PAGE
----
Recorded in 1982 and eventually released in 2009 on CD via William Basinski's own 2062 label, 92982 has become one of Basinski's most celebrated works. Finally available on vinyl for the first time, the album has been remastered from the original master tapes, and packaged in an exquisite custom die-cut package with interchangeable heavyweight inner sleeves featuring previously unpublished artwork and photographs from 1982. "You can't help but wonder why this music, recorded so long ago, is only just surfacing. Was the world not ready for WIlliam Basinski in 1982, or was WIlliam Basinski simply not ready to hand himself over to an audience at that point? Whatever the reasoning, we're certainly reaping the benefits of the influential ambient composer's stockpile, and 92982 proves to be a real highlight in his output of recent years. Despite the minimalist essence of Basinski's oeuvre there's a pronounced sense of variety, diversity and depth at work in these four tracks, with each taking on its own specific persona. Essential." - Boomkat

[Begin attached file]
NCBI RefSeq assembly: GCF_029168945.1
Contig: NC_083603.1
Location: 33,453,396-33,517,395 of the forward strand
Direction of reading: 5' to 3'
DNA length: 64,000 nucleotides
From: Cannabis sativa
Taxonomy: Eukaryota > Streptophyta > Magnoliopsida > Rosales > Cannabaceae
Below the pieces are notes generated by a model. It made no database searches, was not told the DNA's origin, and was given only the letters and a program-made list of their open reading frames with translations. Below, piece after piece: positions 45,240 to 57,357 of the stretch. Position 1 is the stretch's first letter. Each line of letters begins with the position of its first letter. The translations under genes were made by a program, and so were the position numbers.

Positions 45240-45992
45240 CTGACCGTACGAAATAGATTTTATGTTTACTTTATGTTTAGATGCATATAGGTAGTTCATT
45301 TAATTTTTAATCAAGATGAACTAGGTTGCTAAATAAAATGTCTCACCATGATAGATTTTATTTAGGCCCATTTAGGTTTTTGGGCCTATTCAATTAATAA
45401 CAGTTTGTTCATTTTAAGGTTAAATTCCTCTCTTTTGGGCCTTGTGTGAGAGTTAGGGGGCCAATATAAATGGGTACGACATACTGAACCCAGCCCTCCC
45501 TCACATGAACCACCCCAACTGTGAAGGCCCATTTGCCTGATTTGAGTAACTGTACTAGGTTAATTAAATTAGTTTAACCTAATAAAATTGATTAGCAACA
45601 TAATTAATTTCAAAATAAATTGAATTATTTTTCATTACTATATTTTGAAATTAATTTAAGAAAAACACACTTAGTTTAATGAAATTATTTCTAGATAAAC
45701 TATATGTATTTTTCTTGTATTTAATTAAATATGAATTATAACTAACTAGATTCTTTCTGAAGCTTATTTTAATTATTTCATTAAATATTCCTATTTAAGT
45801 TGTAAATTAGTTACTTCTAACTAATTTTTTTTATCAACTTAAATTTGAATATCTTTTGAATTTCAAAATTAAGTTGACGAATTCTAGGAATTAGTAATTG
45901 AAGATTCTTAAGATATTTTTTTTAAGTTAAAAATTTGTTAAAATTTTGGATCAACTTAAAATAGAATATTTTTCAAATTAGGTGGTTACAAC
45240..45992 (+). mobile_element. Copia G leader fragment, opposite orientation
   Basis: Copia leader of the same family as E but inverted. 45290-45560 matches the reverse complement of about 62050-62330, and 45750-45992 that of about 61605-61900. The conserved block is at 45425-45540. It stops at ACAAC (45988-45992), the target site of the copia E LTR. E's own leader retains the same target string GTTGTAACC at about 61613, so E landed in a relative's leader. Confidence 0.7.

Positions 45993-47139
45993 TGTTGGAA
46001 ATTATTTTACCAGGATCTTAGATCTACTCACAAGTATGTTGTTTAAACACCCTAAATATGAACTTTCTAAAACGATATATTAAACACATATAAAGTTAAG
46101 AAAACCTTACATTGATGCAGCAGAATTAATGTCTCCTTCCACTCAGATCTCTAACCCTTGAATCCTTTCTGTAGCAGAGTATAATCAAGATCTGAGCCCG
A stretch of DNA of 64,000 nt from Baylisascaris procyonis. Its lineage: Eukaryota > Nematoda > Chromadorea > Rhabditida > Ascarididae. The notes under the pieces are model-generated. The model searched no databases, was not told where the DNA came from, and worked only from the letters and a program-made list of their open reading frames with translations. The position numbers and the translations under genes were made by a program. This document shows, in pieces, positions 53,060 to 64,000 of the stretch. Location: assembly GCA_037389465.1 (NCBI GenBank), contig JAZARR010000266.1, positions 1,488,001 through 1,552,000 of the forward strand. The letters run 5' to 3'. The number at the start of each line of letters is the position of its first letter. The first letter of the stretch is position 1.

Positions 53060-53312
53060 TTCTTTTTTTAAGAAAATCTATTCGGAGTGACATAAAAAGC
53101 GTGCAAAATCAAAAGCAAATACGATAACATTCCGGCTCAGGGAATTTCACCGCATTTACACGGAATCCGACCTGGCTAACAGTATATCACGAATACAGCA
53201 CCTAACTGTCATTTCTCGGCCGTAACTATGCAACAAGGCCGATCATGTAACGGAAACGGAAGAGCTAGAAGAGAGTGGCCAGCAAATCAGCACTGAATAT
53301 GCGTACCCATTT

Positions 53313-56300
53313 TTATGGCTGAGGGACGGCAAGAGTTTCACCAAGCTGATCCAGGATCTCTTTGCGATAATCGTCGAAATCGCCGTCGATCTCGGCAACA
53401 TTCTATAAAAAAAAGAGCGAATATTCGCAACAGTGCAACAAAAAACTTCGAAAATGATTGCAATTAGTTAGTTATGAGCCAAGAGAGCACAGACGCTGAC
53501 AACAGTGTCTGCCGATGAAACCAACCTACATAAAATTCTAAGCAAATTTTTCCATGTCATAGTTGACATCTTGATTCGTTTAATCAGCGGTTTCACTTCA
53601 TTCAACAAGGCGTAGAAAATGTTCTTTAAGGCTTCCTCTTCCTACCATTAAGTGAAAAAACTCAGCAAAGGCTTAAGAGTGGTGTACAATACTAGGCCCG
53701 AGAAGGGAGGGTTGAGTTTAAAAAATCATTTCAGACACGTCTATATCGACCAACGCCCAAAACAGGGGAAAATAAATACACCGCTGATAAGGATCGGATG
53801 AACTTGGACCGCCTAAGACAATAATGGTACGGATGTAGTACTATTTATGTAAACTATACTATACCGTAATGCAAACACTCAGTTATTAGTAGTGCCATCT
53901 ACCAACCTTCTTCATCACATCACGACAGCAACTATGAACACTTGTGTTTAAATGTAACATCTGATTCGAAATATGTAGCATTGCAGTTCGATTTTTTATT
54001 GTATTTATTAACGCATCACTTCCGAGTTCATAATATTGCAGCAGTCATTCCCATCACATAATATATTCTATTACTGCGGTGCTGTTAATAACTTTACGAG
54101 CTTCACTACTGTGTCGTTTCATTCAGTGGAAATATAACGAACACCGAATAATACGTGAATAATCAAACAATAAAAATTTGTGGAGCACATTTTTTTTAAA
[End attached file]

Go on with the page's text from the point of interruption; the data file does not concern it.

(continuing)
Sonna were an experimental rock band from Baltimore, MD. Formed in 1998 and disbanded in 2003, they recorded a handful of EPs and singles, as well as two full-length albums - both recorded with Steve Albini. They often toured with friends and collaborators, including Explosions In The Sky, Bonnie 'Prince' Billy, and Tarentel - and their live shows were known for their uncanny precision as much as their alarming quietude. Keep It Together collects every Sonna song that did not appear on their two studio albums. It includes their lone recording sessions at the legendary, defunct WGNS in Washington, DC, as well as their session with DC electronic-pop producer, TREVOR/hollAnd, and their final recording with Albini in Chicago.These songs were originally separately released as a debut CDEP, a split 7" with Austin rock band, Paul Newman, an EP for Temporary Residence's renowned Travels In Constants series, and a track on the label's "TRR50: Thank You" compilation. These recordings span Sonna's entire career, representing both their first and final recordings. It's a glimpse into the quiet history of a band devoted to subtle grandeur from a surprisingly supportive city that had very little of either.